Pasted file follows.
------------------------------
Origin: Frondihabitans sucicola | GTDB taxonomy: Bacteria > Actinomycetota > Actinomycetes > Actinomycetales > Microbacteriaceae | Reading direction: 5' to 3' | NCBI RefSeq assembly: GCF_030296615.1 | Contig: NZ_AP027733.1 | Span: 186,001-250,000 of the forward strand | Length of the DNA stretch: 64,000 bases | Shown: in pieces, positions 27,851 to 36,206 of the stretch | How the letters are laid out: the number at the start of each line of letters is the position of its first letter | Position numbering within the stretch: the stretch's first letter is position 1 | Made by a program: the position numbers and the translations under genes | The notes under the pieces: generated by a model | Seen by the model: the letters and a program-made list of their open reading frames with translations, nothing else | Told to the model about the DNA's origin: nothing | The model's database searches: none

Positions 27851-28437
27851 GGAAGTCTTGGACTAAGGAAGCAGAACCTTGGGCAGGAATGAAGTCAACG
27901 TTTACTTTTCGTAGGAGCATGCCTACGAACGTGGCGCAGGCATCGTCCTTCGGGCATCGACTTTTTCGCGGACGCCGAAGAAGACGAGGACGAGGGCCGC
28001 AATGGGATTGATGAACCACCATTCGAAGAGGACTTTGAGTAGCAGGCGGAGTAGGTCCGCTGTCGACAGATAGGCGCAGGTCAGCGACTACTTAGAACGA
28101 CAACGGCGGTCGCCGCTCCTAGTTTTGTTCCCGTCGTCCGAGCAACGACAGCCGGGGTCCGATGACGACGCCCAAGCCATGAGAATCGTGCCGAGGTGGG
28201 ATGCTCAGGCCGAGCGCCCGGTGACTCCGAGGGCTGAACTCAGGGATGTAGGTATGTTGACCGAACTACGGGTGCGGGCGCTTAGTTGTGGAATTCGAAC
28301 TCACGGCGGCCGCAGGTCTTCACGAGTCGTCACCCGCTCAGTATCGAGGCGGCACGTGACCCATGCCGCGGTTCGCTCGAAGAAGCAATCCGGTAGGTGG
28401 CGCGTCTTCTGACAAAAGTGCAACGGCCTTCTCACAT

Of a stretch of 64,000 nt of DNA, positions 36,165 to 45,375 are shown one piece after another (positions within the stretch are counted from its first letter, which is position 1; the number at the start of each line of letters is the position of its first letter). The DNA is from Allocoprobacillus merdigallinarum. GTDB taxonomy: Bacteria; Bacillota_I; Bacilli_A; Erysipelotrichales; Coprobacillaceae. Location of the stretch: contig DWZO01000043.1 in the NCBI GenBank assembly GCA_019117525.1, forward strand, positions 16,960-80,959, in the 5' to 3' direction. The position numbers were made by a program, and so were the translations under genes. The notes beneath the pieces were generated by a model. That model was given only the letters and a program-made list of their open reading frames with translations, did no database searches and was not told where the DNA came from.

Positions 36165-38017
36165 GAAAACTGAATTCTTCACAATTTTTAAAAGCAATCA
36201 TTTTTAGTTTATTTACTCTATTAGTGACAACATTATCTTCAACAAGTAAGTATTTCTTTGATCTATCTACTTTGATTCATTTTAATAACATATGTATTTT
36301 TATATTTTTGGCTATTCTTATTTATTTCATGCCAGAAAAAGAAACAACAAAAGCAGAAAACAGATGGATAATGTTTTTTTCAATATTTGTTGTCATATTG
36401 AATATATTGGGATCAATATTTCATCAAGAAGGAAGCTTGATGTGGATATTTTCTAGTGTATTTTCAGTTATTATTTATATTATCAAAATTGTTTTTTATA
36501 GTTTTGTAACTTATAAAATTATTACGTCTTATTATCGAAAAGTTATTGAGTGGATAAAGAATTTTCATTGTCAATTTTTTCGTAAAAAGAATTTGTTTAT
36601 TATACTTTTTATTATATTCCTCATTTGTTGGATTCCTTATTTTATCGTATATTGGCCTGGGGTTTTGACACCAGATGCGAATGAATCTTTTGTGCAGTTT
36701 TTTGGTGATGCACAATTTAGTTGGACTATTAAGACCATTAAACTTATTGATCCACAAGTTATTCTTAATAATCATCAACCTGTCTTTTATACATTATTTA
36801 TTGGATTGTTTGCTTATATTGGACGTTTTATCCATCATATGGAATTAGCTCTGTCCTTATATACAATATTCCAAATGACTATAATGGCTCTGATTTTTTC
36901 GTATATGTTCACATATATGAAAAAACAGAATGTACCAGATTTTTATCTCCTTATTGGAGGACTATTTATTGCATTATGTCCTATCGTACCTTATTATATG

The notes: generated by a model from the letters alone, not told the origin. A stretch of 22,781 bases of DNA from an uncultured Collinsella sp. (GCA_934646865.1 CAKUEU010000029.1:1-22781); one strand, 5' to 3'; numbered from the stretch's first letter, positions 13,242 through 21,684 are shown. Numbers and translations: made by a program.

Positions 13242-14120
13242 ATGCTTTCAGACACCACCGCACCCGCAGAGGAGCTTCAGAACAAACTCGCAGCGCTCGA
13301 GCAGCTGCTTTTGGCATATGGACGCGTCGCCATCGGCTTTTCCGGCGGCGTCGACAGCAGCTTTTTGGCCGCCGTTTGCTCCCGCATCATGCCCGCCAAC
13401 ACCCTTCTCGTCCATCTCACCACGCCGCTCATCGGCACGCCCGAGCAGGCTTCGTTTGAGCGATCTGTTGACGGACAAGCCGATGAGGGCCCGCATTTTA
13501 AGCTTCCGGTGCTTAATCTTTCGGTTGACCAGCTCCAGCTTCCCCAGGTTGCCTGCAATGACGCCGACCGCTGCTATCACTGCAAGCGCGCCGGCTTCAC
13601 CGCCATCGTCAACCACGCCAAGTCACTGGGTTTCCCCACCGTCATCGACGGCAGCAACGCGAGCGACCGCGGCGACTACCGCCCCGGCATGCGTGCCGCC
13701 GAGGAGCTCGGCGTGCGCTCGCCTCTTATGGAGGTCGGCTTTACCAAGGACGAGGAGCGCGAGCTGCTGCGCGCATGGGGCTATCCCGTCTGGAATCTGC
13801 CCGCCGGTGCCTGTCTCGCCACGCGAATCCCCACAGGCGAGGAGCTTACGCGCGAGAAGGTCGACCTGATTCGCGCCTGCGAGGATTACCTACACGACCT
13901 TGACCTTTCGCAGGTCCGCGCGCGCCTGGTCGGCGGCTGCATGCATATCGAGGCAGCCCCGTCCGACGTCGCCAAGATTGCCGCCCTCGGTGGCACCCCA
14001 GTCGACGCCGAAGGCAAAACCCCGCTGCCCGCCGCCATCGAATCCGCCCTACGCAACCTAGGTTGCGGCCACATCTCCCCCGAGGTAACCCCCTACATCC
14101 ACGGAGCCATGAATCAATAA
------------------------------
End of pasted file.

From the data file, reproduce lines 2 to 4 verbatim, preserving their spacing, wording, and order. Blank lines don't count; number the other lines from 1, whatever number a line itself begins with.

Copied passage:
Positions 27851-28437
27851 GGAAGTCTTGGACTAAGGAAGCAGAACCTTGGGCAGGAATGAAGTCAACG
27901 TTTACTTTTCGTAGGAGCATGCCTACGAACGTGGCGCAGGCATCGTCCTTCGGGCATCGACTTTTTCGCGGACGCCGAAGAAGACGAGGACGAGGGCCGC